A bill will be filed this legislative session to eliminate most business sales tax exemptions as well as sales tax breaks enjoyed by farmers in order to pay for the elimination of the state income tax.
Gov. Dave Heineman unveiled the details of his proposal to eliminate the state income tax during a news conference in his Capitol office. The individual and corporate income tax in Nebraska generates $2.4 billion annually for state government. The state grants $5 billion in sales tax exemptions. The governor proposes eliminating an equivalent amount of sales tax exemptions to offset the loss of income tax revenue.
“You look at it at a very high level and philosophically it’s real easy to understand,” Heineman told reporters during the news conference. “We grant $5 billion in exemptions and if you just eliminate half of them, you eliminate the individual income tax and corporate tax.”
The largest sales tax exemption targeted in the bill totals $1.4 billion. It exempts sales tax on ingredients and component parts used by businesses.
Medical equipment and medicine, now exempt from the state sales tax, would be taxed, a total of $125 million; including prescription drugs, as well as nondurable and durable medical equipment.
Another big-ticket item is the sales tax exemption on energy used in industry, which totals $122 million.
A number of sales tax breaks enjoyed by farmers would be eliminated: an exemption on agricultural chemicals which totals $87 million, an exemption on gasoline and diesel used in farming which totals $82.1 million, an exemption on tractors, combines and other farm equipment which totals nearly $67 million and an exemption on seeds for commercial use which totals $42.3 million.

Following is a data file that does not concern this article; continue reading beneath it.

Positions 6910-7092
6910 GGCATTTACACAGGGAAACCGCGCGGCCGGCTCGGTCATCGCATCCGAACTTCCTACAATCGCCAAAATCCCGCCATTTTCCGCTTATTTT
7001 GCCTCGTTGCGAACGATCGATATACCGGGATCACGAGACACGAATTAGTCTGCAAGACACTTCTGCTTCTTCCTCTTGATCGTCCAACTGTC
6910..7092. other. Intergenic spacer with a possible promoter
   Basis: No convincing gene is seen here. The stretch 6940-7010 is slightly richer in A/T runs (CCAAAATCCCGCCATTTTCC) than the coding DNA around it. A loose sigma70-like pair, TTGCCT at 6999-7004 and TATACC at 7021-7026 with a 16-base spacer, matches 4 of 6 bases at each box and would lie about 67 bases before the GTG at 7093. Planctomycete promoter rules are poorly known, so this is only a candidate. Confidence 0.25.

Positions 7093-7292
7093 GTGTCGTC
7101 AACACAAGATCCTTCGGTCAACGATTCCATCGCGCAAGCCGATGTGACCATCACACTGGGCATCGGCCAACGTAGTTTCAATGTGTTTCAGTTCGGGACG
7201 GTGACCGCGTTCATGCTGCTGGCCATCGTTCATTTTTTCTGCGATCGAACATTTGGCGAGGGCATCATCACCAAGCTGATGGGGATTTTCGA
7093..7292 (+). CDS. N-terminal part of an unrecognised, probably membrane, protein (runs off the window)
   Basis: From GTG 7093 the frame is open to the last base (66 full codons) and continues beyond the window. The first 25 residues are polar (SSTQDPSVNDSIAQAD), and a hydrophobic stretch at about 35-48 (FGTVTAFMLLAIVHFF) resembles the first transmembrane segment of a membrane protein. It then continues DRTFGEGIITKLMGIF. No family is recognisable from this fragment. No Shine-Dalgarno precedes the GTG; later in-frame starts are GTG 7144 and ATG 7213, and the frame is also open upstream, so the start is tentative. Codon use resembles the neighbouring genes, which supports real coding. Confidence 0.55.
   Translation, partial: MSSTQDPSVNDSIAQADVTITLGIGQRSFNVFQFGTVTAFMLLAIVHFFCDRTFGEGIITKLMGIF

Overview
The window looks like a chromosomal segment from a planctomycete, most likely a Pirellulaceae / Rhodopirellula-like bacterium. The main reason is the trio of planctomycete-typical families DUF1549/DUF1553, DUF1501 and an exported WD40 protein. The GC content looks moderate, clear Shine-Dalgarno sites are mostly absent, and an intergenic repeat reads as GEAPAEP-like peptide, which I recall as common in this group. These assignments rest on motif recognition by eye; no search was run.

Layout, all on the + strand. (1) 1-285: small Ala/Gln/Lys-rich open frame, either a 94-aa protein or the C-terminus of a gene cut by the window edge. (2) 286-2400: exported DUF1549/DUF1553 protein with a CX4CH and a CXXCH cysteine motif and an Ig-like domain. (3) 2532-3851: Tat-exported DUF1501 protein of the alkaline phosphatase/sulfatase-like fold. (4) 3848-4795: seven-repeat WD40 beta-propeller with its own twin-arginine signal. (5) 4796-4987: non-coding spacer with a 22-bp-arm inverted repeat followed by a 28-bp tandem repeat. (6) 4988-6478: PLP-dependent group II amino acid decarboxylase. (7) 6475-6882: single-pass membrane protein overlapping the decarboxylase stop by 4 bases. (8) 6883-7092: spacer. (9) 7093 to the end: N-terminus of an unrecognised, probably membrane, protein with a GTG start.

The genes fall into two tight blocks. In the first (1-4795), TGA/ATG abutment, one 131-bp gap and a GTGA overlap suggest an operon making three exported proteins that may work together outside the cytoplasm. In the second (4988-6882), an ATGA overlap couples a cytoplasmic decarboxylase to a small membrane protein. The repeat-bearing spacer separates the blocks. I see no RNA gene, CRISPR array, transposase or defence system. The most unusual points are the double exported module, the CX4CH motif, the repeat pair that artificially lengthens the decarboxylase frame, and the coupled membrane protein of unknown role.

Agricultural leaders earlier this week signaled their resistance to losing the tax breaks, which will increase a farmer’s input costs.
Heineman said he welcomes the discussion.
“It’s tough, but it can be done civilly and respectfully. What should be in and what should be out?” Heineman stated. “But, you also need to ask that farmer and rancher, and I’m already asking them, then what are you for? Are you for the current system that penalizes our families and small businesses and we won’t grow?”
Sen. Beau McCoy of Omaha, who will be one of the bill’s sponsors, agreed with the governor that the debate has just begun.
“We need Nebraskans to weigh in on this. We need the agriculture community to weigh in on this and tell us what’s important to them and what their suggestions would be on this,” McCoy said.
The other bill sponsor, Sen. Brad Ashford of Omaha, suggested that the agriculture sales tax exemptions illustrate a problem with the state sales tax code; it picks winners and losers.
“Omaha and the rest of the state is a transportation hub. Distribution of goods is a major industrial base of our state,” according to Ashford. “So, they’re paying tax for that truck and there is no tax being paid on that combine.”
The plan retains the sales tax exemption for food and for gas as well as other tax breaks enjoyed by Nebraska Lotto, newspapers and nonprofit health clinics.
Heineman insisted during the news conference, as he has since proposing to eliminate the state income tax in his State of the State address, that the move would improve Nebraska’s business climate and help officials attract more corporations to the state.
“I’m trying to create more jobs and higher-paying careers,” Heineman stated. “And, again, when people evaluate your state, the first thing they look at is the tax code and it’s not the sales tax, it’s the income and the corporate tax.”
Sens. McCoy and Ashford will also introduce a second, less ambitious, bill. It would eliminate approximately $395 million in sales tax exemptions in exchange for the elimination of the corporate income tax and an exemption of the first $12,000 of retirement income for married couples and the first $6,000 of retirement income for individuals.
AUDIO: Gov. Heineman holds news conference unveiling proposal to eliminate sales tax exemptions. [12 min.]